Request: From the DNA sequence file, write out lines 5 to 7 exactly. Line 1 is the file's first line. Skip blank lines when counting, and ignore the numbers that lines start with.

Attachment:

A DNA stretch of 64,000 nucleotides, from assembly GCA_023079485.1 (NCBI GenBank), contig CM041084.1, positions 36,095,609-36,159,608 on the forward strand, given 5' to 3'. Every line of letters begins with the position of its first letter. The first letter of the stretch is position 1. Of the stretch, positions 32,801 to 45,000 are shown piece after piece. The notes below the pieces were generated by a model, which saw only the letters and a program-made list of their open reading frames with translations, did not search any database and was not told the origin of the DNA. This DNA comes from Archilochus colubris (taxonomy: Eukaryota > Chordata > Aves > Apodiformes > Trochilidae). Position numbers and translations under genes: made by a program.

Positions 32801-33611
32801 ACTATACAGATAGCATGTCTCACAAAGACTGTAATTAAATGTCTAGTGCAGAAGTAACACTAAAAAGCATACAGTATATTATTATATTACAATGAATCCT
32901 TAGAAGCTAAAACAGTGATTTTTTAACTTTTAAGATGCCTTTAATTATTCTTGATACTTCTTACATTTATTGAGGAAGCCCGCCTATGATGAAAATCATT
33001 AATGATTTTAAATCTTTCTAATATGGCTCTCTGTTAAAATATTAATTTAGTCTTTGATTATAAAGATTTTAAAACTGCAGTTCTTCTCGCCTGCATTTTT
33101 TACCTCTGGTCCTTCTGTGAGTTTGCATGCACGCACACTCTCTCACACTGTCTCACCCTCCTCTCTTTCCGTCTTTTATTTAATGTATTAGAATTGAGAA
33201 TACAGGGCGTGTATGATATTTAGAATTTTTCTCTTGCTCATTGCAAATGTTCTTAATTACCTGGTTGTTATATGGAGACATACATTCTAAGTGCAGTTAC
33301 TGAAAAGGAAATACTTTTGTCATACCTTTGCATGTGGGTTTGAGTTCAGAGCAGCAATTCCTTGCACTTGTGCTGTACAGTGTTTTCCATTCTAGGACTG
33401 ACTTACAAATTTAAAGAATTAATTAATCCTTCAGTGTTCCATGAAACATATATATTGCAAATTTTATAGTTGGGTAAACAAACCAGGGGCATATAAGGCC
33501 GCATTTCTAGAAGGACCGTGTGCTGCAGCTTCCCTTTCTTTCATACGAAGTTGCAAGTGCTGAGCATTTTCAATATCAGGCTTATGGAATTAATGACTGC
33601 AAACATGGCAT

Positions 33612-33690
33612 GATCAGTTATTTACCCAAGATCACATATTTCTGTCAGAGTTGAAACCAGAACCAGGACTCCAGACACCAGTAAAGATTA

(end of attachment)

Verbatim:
33001 AATGATTTTAAATCTTTCTAATATGGCTCTCTGTTAAAATATTAATTTAGTCTTTGATTATAAAGATTTTAAAACTGCAGTTCTTCTCGCCTGCATTTTT
33101 TACCTCTGGTCCTTCTGTGAGTTTGCATGCACGCACACTCTCTCACACTGTCTCACCCTCCTCTCTTTCCGTCTTTTATTTAATGTATTAGAATTGAGAA
33201 TACAGGGCGTGTATGATATTTAGAATTTTTCTCTTGCTCATTGCAAATGTTCTTAATTACCTGGTTGTTATATGGAGACATACATTCTAAGTGCAGTTAC